Considering the assumption that Lewis number is unity, i.e., Le = α / D = 1, eq. (9) can be rewritten as

  & \frac{\partial }{\partial x}\left[ \rho u({{c}_{p}}T+{{\omega }_{o}}{{h}_{c,o}}) \right]+\frac{\partial }{\partial y}\left[ \rho v({{c}_{p}}T+{{\omega }_{o}}{{h}_{c,o}}) \right] \\ 
 & =\frac{\partial }{\partial y}\left[ \rho \alpha \frac{\partial }{\partial y}({{c}_{p}}T+{{\omega }_{o}}{{h}_{c,o}}) \right] \\ 
\end{align} \qquad \qquad(10)

which can be viewed as an energy equation with quantity cpT + ωohc,o as a dependent variable.

Since \partial {{\omega }_{o}}/\partial y=0 at y = 0, i.e., the solid fuel surface is not permeable for the oxidant, eq. (8) can be rewritten as

{{{q}''}_{w}}=-\rho \alpha \frac{\partial }{\partial y}({{c}_{p}}T+{{\omega }_{o}}{{h}_{c,o}})\begin{matrix}
   , & y=0  \\
\end{matrix} \qquad \qquad(11)

Analogy between surface shear stress and the surface energy flux yields

  & {{{{q}''}}_{w}}=\frac{{{\tau }_{w}}}{{{u}_{\infty }}}\left[ {{({{c}_{p}}T+{{\omega }_{o}}{{h}_{c,o}})}_{w}}-{{({{c}_{p}}T+{{\omega }_{o}}{{h}_{c,o}})}_{\infty }} \right] \\ 
 & \begin{matrix}
   {} & =\frac{{{\tau }_{w}}}{{{u}_{\infty }}}\left[ {{c}_{p}}({{T}_{w}}-{{T}_{\infty }})+{{h}_{c,o}}({{\omega }_{o,}}_{w}-{{\omega }_{o}}_{,\infty }) \right]  \\
\end{matrix} \\ 
\end{align} \qquad \qquad(12)

The energy balance at the surface of the solid fuel is

-{{{q}''}_{w}}={{{\dot{m}}''}_{f}}{{h}_{sv}}+{{{q}''}_{\ell }} \qquad \qquad(13)

where the two terms on the right-hand side of eq. (13) represent the latent heat of sublimation, and the sensible heat required to raise the surface temperature of the solid fuel to sublimation temperature and heat loss to the solid fuel.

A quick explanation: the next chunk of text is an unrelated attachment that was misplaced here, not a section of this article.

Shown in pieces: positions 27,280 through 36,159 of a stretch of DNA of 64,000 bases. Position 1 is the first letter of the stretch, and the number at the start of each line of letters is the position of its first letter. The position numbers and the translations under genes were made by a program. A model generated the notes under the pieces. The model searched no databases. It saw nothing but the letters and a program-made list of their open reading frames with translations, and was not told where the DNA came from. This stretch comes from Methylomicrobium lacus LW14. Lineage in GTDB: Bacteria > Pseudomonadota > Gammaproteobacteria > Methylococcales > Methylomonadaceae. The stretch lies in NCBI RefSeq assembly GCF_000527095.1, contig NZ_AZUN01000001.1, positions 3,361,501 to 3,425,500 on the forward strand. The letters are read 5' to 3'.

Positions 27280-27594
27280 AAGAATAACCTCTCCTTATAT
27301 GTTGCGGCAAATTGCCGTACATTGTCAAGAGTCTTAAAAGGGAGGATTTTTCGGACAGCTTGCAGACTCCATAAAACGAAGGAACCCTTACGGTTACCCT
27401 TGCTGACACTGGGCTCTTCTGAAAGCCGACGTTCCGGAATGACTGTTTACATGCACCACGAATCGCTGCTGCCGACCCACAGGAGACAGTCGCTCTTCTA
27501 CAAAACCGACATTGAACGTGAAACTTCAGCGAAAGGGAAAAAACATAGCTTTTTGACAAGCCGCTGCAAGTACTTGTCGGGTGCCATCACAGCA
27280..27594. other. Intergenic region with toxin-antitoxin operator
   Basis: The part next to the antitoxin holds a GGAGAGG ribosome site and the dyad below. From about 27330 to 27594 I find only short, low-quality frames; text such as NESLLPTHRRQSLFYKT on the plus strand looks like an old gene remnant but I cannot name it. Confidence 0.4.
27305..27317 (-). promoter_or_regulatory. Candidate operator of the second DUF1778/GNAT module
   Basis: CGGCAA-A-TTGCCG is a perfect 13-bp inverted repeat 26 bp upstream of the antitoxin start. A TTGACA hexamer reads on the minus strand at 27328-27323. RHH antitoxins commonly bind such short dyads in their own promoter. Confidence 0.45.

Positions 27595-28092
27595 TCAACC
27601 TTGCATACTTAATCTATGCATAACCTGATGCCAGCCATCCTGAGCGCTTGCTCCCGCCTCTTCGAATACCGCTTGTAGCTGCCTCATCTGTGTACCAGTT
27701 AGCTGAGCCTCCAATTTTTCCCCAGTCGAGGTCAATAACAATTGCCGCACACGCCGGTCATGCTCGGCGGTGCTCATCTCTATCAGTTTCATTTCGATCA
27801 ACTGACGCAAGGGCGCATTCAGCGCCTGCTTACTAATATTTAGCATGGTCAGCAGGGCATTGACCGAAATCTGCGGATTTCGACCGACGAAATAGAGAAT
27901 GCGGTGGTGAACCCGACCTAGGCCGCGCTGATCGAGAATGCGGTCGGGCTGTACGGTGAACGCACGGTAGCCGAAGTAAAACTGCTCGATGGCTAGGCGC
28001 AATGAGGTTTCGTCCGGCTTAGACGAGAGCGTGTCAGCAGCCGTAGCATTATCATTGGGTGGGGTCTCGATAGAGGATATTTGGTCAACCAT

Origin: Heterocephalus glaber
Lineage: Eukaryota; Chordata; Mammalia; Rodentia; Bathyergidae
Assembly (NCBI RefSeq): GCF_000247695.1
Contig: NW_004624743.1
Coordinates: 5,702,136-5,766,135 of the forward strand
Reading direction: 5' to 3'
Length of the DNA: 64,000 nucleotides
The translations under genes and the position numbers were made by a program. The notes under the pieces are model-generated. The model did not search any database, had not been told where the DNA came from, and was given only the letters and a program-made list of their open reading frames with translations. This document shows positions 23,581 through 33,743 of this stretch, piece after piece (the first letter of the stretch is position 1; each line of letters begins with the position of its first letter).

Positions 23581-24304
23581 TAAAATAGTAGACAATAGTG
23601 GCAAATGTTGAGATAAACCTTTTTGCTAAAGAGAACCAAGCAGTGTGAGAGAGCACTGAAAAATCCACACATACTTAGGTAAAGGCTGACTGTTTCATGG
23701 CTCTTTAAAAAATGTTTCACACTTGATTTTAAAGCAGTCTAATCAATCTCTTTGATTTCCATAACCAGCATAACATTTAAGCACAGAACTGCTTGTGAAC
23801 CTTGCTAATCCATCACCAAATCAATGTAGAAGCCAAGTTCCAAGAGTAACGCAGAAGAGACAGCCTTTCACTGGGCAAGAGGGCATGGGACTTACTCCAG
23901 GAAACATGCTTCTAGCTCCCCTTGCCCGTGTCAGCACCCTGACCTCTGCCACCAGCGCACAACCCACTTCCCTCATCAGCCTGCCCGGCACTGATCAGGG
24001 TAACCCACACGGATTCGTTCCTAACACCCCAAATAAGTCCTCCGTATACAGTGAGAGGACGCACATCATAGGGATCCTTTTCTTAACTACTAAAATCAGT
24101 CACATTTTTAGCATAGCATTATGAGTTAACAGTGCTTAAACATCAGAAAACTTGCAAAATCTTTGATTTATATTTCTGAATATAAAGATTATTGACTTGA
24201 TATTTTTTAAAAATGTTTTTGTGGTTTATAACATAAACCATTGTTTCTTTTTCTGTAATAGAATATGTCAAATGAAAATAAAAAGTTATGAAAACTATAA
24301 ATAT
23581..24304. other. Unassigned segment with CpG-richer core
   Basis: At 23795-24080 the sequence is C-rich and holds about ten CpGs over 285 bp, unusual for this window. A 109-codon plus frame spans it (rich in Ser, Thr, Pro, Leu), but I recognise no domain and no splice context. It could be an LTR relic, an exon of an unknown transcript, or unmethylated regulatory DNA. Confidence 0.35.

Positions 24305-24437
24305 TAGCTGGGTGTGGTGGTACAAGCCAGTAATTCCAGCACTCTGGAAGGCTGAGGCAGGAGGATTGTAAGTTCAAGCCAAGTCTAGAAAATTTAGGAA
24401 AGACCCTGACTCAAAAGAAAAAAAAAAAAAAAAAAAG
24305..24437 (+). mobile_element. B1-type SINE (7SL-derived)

Combining eqs. (12) and (13) yields the rate of sublimation on the solid fuel surface

{{{\dot{m}}''}_{f}}=Z\frac{{{\tau }_{w}}}{{{u}_{\infty }}} \qquad \qquad(14)

where Z is transfer driving force or transfer number defined as

Z=\frac{{{c}_{p}}({{T}_{\infty }}-{{T}_{w}})+{{h}_{c,o}}({{\omega }_{o,\infty }}-{{\omega }_{o,w}})}{{{h}_{sg}}+{{{{q}''}}_{\ell }}/{{{{m}''}}_{f}}} \qquad \qquad(15)

By using the friction coefficient –

{{C}_{f}}=\frac{{{\tau }_{w}}}{\rho u_{\infty }^{2}/2} \qquad \qquad(16)

eq. (14) becomes

{{{\dot{m}}''}_{f}}=\frac{{{C}_{f}}}{2}\rho {{u}_{\infty }}Z \qquad \qquad(17)

The surface blowing velocity of the gaseous fuel is then

{{v}_{w}}=\frac{{{{{\dot{m}}''}}_{f}}}{\rho }=\frac{{{C}_{f}}}{2}{{u}_{\infty }}Z \qquad \qquad(18)

where the friction coefficient Cf can be obtained from the solution of boundary layer flow over a flat plate with blowing on the surface (Kaviany, 2001; Kays et al., 2004). The similarity solution of the boundary layer flow problem exists only if blowing velocity satisfies {{v}_{w}}\propto {{x}^{-1/2}}. In this case, one can define a blowing parameter as

B=\frac{{{(\rho v)}_{w}}}{{{(\rho u)}_{\infty }}}\operatorname{Re}_{x}^{1/2} \qquad \qquad(19)

Combination of eqs. (18) and (19) yields

B=\frac{Z}{2}\operatorname{Re}_{x}^{1/2}{{C}_{f}} \qquad \qquad(20)

Glassman (1987) recommended an empirical form of eq. (20) based on numerical and experimental results:

B=\frac{\ln (1+Z)}{2.6{{Z}^{0.15}}} \qquad \qquad(21)

  & Z=\frac{{{c}_{p}}({{T}_{\infty }}-{{T}_{w}})+{{h}_{c,o}}({{\omega }_{o,\infty }}-{{\omega }_{o,w}})}{{{h}_{sv}}} \\ 
 & \text{     }=\frac{1.063\times (27-727)+12000\times (0.21-0.1)}{500}=0.5257 \\ 

The blowing parameter obtained from eq. (21) is

B=\frac{\ln (1+Z)}{2.6{{Z}^{0.15}}}=\frac{\ln (1+0.5257)}{2.6\times {{0.5257}^{0.15}}}=0.1789

The blowing velocity at the surface is obtained from eq.(19):

{{v}_{w}}=\frac{{{\rho }_{\infty }}}{{{\rho }_{w}}}B{{u}_{\infty }}\operatorname{Re}_{x}^{-1/2}=\frac{{{\rho }_{\infty }}}{{{\rho }_{w}}}B{{\left( {{u}_{\infty }}\nu  \right)}^{1/2}}{{x}^{-1/2}}

which can be integrated to yield the average blowing velocity:

  & {{{\bar{v}}}_{w}}=\frac{2{{\rho }_{\infty }}}{{{\rho }_{w}}}B{{\left( {{u}_{\infty }}\nu L \right)}^{1/2}} \\ 
 & \text{    }=\frac{2\times 1.1614}{0.3482}\times 0.1789\times {{\left( 1\times 60.21\times {{10}^{-6}}\times 1 \right)}^{1/2}}=0.009259\text{m/s} \\ 


Glassman, I., 1987, Combustion, 2nd ed., Academic Press, Orlando, FL.

Kaviany, M, 2001, Principles of Convective Heat Transfer, 2nd ed., Springer Verlag, New York.